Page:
# In layman's terms, how does Shor's algorithm work?

I've just been reading up on Shor's algorithm, and I find it both fascinating and baffling. I don't understand much about it, other than that it can factor semiprimes in polynomial time.

Could someone explain how it works in layman's terms and why it is reliant on quantum computing?

Keep in mind that while I understand quantum computing basics (i.e., it uses photons instead of electrons, and bits are replaced with qubits that can be 0, 1, or a superposition of both), I don't know anything in-depth about it. I know it's supposedly super-fast compared to classical computing mechanisms.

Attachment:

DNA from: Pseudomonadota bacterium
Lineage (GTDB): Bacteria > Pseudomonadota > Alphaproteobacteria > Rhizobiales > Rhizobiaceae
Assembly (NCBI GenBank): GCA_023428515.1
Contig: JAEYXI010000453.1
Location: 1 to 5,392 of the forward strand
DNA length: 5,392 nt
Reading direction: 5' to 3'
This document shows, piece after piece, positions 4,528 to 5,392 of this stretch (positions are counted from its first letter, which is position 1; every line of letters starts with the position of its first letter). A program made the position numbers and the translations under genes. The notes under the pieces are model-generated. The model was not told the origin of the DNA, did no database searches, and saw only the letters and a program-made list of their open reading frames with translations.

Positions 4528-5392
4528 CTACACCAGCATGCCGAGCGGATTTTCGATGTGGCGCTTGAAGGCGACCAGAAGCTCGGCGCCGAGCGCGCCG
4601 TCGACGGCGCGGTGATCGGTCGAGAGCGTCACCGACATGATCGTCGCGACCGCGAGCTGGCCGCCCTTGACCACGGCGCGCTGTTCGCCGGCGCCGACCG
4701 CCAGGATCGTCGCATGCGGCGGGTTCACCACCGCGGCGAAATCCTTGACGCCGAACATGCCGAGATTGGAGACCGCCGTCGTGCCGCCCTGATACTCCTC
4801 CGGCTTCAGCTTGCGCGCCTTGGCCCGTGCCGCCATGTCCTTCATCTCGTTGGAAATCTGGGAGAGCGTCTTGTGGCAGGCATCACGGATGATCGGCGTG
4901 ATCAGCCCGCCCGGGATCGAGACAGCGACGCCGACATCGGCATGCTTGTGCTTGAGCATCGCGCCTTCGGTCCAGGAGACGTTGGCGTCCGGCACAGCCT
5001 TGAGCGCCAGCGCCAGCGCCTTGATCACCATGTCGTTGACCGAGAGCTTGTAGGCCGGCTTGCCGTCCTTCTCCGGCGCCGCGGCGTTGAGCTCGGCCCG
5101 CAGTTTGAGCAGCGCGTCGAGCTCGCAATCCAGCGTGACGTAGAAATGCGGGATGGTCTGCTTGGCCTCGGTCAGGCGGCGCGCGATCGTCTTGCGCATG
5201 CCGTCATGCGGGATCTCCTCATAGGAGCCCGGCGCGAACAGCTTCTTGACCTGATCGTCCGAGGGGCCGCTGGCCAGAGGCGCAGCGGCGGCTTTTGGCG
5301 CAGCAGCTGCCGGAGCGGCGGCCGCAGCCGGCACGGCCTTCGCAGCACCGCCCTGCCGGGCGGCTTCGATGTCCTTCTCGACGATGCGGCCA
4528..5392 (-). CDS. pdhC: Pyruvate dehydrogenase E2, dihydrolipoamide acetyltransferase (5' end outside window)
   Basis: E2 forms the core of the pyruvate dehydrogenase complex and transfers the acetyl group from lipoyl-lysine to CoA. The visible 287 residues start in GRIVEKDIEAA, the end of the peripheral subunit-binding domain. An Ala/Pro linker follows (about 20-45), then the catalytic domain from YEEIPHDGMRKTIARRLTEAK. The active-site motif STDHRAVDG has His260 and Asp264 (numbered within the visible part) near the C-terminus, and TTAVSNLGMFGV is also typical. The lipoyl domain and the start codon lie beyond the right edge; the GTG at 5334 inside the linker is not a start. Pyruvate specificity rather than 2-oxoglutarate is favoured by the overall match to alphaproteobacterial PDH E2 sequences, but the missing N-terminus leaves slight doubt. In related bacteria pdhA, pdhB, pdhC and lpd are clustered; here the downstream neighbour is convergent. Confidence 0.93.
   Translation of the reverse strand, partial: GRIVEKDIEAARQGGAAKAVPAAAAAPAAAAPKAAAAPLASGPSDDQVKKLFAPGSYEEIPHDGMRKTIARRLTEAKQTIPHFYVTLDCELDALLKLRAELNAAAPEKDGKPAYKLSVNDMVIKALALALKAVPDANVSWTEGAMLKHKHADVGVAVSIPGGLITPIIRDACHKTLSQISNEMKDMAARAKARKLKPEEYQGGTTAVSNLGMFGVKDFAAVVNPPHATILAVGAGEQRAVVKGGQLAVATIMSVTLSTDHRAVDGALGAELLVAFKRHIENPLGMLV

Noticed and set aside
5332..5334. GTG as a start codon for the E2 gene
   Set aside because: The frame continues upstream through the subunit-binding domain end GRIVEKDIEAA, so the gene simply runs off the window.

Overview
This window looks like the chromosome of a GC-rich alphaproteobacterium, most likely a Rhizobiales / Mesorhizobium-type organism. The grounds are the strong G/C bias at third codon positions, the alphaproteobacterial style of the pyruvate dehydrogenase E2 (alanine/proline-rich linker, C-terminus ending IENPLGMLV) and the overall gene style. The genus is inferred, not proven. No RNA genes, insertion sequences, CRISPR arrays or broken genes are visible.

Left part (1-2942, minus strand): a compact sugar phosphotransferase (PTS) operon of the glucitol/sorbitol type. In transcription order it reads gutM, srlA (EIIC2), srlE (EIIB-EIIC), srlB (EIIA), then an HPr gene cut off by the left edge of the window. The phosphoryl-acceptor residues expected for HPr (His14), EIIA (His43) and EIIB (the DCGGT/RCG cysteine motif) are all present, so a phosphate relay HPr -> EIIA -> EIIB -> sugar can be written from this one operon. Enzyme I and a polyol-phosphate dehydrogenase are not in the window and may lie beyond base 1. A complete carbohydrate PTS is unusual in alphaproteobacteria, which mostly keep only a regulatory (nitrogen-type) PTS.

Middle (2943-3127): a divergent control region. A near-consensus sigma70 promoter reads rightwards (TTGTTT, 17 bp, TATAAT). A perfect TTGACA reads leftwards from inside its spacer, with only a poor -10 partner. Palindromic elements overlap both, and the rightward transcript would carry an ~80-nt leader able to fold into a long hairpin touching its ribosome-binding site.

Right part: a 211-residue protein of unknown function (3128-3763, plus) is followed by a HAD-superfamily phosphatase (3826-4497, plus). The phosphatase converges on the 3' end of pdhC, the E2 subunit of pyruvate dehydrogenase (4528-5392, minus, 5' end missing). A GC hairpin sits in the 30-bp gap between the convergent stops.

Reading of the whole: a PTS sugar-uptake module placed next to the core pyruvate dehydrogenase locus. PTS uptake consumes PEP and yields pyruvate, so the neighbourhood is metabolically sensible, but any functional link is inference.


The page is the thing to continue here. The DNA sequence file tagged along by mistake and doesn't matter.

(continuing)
• Take a look at scottaaronson.com/blog/?p=208 Commented Oct 3, 2012 at 15:56
• I'm not qualified to provide an answer, but the following article may be what you are seeking: arstechnica.com/security/2012/09/… Commented Oct 4, 2012 at 12:28
• I think Shor's algorithm would work even if its input wasn't a semiprime. $\:$
– user991
Commented Oct 6, 2012 at 10:12
• No, because it also solves discrete logarithm efficiently. $\:$
– user991
Commented Oct 7, 2012 at 20:38
• My take on it is that Shor's algorithm evaluates the period of $a^x \pmod{n}$ where $\gcd{(a, n)} = 1$. This is not efficient on a classical computer, but when run on a quantum computer, a miracle occurs and we get a congruence of squares with probability $0.5$ in polynomial time. The miracle part is, I guess, what you're asking.. but that requires physics and maths knowledge that's beyond me. Commented Oct 10, 2012 at 5:53